In the recovery of Whooping cranes, the naturally occurring flock that migrates from Canada to Texas is, by far, the most important asset. It is now up to 430 individuals and growing at the rate of four percent per year. The second most valuable resource is the Eastern Migratory Population with 103 individuals and 22 breeding pairs. It has taken eighteen years, lots of hard work and millions of dollars to create this flock and it is one step – albeit a big one – away from success.

We owe our continued effort and our undying dedication to those cranes and the people who helped put them there. Please support us in conducting the research that will help the flock clear that last hurdle.

To help us carry out this important work, please click here.

Alternatively, we have created a “wish list” on Amazon.com, which lists most of the items needed to conduct the Sandhill crane mortality study. Have a look at the list and select the item(s) you would like to purchase for our work this year! 

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Two More Cranes Head North

Yesterday evening I received an email from Mary Yandell with details of a sighting made by Cyndi and Steve Rutledge.

Mary and Cyndi are co-editors of the Eastern Crane Bulletin, a fine newsletter produced by KY Coalition for Sandhill Cranes.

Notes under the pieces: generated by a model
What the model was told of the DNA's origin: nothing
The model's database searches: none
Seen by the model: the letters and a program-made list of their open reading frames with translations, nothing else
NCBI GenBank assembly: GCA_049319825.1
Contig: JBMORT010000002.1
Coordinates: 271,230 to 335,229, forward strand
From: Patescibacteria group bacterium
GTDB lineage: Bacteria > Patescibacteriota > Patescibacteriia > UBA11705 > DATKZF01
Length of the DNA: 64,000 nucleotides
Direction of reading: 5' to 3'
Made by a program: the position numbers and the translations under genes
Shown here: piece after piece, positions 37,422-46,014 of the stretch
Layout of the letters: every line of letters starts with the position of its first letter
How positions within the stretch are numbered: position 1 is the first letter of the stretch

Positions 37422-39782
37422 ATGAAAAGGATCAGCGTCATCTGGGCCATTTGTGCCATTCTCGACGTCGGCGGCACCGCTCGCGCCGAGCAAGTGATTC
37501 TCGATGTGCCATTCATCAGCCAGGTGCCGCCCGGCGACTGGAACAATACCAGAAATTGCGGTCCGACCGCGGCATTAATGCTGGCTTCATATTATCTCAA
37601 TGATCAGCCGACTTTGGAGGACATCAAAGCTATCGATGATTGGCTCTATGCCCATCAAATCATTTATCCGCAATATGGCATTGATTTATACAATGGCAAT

It seems Cyndi and Steve were birding in Christian County, Kentucky when two Whooping cranes dropped in to roost for the night.

Mary was able to relay legbands to me, which determined the two are parent-reared Whooping cranes, #’s 19-17 & 25-17.

These two young males followed female cranes 2-15 & 28-05 south last fall and spent the entire winter in northeast Alabama.

They were among the first cranes to leave Wisconsin last fall and this spring, they’re among the last to return.

Cyndi captured this image using her mobile phone and her spotting scope. (Thanks Cyndi!)

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The Boys Are Back in Town!

On his regular Thursday tracking around White River Marsh and surrounding area yesterday, Doug Pellerin was thrilled when the two male Whooping cranes 5-12 & 30-16 flew right over his head. Unfortunately, he couldn’t get his camera out fast enough but radio signals confirmed their identity as the two birds who left St. Marks NWR on March 23rd.

Doug resumed his tracking and determined the two cranes had landed in Henry’s Pond – a small wet area, which was quite popular last year with the costume-reared cohort and others.

Later in the afternoon the signal for 30-16 indicated he was in another favorite spot along the Fox River, while Henry (5-12) was back at his favorite field along Mile Rd.

Welcome back boys! And thanks for the photos Doug!

Whooping crane 5-12 camouflages quite well with the fresh snow. Photo: Doug Pellerin

Henry alarm calling with some Sandhill cousins. Photo: Doug Pellerin

Get your own #5-12 Whooping crane moppet!

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Cry4 – Bird’s Eye View

European robin

Two recently published studies may have found what allows birds to navigate accurately. It’s a newly discovered eye protein known as Cry4.

This protein is light sensitive and increases during periods of migration, which may allow birds to see the earth’s magnetic field.

The two studies involved Zebra finches and European robins.

Read more…